The event also brings the indie developers of South Africa together. “The scene is quite spread out across the country, with a lot of it in Cape Town,” Myres explains. “But every year, about 20-30 developers from Cape Town, and others from around the country, take the pilgrimage to A MAZE. / Johannesburg. It’s a yearly celebration and embrace of the games and things we’ve achieved as a community.”
According to Myres, another big benefit of A MAZE. / Johannesburg is that it’s a place where weird and artistic games can be shown in South Africa. “Most of these games aren’t really commercially viable, so it’s amazing there’s a reason for them to be made and an opportunity for them to be played. Before A MAZE. / was around, I don’t think very many games like this were being made in South Africa,” he says. “Locally, an ‘A MAZE game’ is a proxy term for anything bizarre, magical and off the wall.”
Myres notes that the South African game industry is quite small. He estimates that it’s comprised of fewer than 250 people. Although there is an industry body, Interactive Entertainment South Africa (IESA), which lobbies the government for funding, the industry’s small size has made it difficult to get government funding.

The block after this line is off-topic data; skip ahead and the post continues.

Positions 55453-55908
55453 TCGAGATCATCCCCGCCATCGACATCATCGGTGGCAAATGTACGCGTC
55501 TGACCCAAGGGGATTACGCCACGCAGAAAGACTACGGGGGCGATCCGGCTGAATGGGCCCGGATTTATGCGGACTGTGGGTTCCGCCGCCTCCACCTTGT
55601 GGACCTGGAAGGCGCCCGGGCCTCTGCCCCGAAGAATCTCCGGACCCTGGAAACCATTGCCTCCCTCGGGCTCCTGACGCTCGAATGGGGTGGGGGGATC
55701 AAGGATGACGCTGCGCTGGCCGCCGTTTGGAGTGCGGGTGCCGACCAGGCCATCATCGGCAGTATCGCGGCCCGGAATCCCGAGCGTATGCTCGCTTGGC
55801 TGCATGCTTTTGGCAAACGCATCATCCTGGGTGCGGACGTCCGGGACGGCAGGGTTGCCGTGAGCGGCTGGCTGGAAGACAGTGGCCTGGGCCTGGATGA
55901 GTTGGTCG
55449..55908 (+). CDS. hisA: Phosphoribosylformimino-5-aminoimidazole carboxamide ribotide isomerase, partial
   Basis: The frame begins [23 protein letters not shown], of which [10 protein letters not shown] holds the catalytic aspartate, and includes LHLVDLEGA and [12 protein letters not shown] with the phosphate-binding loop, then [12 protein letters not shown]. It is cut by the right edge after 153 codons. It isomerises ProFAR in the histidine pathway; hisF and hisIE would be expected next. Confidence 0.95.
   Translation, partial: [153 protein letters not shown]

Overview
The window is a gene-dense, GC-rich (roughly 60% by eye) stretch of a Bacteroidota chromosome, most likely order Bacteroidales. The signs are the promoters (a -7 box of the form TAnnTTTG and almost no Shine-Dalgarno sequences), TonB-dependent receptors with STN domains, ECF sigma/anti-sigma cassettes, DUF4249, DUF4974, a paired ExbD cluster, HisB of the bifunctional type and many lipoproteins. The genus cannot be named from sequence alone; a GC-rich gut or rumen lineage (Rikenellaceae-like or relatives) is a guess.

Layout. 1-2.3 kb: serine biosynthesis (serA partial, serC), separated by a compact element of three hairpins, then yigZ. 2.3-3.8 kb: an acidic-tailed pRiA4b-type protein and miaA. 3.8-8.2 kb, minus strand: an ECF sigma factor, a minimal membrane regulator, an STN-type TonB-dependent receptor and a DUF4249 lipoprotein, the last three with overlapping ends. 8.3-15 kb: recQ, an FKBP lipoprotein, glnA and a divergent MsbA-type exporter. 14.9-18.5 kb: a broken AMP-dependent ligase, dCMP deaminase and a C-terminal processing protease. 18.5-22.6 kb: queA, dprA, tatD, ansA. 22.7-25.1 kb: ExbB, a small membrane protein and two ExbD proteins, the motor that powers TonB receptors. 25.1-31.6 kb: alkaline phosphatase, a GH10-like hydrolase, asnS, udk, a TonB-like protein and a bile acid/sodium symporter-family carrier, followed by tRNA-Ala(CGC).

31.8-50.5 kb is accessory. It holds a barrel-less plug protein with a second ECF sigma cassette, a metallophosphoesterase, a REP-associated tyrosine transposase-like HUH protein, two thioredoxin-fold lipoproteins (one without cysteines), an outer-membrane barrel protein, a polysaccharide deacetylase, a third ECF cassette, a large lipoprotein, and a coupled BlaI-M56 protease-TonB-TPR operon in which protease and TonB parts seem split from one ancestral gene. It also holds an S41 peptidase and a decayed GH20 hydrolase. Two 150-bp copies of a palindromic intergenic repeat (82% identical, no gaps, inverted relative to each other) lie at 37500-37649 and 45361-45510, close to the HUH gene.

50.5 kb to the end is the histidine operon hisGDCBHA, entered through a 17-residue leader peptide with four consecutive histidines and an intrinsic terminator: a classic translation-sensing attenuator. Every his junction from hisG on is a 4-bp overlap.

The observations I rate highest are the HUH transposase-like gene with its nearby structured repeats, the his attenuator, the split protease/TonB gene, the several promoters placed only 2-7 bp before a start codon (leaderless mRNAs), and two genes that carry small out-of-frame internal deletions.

He also says that as with most of the rest of the world, the game developers of South Africa are predominately straight, white males. “Luckily, I think the local indie games scene is hyper aware of such issues,” Myres says, “and tries to be self-critical and friendly/encouraging to minorities entering the industry. It’s still very slow – too slow – but we’ve seen a small number of women and people of color entering the industry in the past few years.”
Local efforts to improve diversity amongst game developers in South Africa include: crowdfunded scholarships; the Amber Key Collaboratorium, which teaches game development skills to women in Cape Town; and 67 Games, an organization aimed at encouraging SA game developers to make games for learning, targeted particularly at young, underprivileged black children in South Africa.
Education is key, Myres believes. “At the WITS game design course, the number of white males per year is dropping from the high percentages previously noted,” he says. “I think a few of the years are almost 50% women. The number of black africans is increasing rapidly too. The long term effects will be huge, but it’ll take a while to see them.”